We have done this with the support of health professionals and organisations who have been calling for a tax for some time, including Diabetes New Zealand, the Heart Foundation and the New Zealand Dental Association.
A tax on sugar-sweetened beverages (SSBs) has been widely debated. Naysayers have always said it won't work; there's no evidence to show it will lower obesity. Plus, it's nanny-state-ism. Don't tell me what I can and can't drink.
I understand and respect those opinions, but I disagree. There is evidence to show a tax on SSBs does reduce consumption. When Mexico introduced a 10 per cent tax in 2014, consumption went down 12 per cent by year's end.
In lower-income groups the effect was even greater, at 17 per cent. Consumption of bottled water rose by 4 per cent.
It is true there's not direct evidence - yet - that a tax reduces obesity. It's too early to tell, of course. But this seems promising.
To the nanny-state issue: so what? I recently watched a 10-year-old girl on UK TV demolish a seasoned interviewer's points about a sugar tax with an argument about seat belts. "Do you remember when seat belts were made compulsory?" she asked.
"It wasn't a popular idea. People didn't like it. But do you know how many lives it saved a year?"
As an idea, this one is getting a lot more popular. Last week, a Herald poll showed 83 per cent of respondents in favour of a tax, the highest I've seen.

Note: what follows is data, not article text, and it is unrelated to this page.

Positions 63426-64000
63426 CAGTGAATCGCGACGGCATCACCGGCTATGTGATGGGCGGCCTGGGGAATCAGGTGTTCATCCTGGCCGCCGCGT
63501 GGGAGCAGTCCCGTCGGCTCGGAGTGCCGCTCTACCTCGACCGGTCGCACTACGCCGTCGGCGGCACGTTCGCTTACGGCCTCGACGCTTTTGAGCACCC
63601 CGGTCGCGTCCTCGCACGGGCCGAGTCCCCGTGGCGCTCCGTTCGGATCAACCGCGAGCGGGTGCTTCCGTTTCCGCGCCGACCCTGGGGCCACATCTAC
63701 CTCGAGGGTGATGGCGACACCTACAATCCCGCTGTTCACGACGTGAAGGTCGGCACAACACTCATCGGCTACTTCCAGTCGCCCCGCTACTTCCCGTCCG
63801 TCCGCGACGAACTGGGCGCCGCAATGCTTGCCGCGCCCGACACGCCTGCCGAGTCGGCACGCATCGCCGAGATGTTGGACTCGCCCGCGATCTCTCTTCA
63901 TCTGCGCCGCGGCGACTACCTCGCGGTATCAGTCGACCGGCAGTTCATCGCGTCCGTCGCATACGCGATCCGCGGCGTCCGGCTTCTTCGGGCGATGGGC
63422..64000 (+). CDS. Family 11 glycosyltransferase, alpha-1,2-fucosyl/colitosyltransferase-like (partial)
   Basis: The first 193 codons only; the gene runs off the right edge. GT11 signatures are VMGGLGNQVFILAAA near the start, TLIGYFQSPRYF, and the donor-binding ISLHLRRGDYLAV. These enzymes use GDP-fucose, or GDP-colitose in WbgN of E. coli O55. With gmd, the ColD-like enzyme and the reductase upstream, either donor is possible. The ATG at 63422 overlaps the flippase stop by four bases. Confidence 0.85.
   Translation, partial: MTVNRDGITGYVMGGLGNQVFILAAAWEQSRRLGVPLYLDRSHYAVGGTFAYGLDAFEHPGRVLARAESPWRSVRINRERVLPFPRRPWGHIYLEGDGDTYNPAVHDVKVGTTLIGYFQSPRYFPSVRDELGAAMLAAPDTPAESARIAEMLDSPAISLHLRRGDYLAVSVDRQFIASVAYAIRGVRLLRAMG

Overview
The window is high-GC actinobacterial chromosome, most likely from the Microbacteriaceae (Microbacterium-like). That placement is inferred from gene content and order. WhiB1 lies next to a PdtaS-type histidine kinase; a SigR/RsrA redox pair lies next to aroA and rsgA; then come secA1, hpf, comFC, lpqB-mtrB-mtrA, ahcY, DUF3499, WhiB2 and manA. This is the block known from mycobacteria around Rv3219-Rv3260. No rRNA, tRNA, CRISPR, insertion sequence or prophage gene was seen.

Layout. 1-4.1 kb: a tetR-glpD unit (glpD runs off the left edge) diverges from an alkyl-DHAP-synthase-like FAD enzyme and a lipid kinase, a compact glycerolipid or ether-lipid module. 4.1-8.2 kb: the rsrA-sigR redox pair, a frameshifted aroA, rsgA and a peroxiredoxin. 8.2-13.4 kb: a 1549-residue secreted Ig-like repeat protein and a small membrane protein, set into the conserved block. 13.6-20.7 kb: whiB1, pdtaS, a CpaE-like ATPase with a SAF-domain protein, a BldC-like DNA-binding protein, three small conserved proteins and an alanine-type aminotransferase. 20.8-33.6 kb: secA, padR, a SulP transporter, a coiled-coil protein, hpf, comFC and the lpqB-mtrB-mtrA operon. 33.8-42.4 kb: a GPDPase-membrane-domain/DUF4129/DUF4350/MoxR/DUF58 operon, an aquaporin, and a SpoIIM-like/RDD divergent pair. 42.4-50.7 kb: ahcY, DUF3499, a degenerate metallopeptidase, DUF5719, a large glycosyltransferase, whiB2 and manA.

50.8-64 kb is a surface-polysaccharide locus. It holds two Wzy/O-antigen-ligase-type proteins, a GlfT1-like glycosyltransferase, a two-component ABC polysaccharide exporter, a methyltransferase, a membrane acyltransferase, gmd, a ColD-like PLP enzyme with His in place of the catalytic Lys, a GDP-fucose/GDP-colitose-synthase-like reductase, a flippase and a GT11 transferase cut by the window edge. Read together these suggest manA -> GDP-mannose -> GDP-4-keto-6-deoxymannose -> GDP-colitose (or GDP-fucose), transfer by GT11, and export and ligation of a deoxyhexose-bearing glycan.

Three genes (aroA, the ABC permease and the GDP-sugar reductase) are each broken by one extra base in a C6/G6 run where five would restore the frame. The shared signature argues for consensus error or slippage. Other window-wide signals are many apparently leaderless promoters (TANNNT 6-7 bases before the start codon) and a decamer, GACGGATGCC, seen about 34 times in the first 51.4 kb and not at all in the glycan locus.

It is bizarre to hear some say a tax would hurt people on low incomes. If a tax makes anyone reconsider buying something that has zero benefit to their own or their family's health, how is that hurting?
I get that a sugary drink is a treat in some families. Surely a price increase would help position it as even more of a treat, something we have occasionally, not every day?
The anti-business argument is also hard to swallow. I've met people who work in drinks companies. They are smart, nice people, and many have kids. They know their full-sugar product is not something anyone should drink often.
And they already see the writing on the wall. They're coming up with clever low- and no-sugar products that are forming an increasingly large part of their sales.
In the end it's hard to see who would be hurt by a tax on sugary drinks and it's not hard to see there might be some real benefits.
It's not a "silver bullet". Nothing is. But it's one piece of the puzzle that might mean fewer kids going under general anaesthetic to have teeth pulled out and fewer kids living shorter lives than their parents.
It's time to be brave and do it.
Niki Bezzant is editor in chief of Healthy Food Guide.
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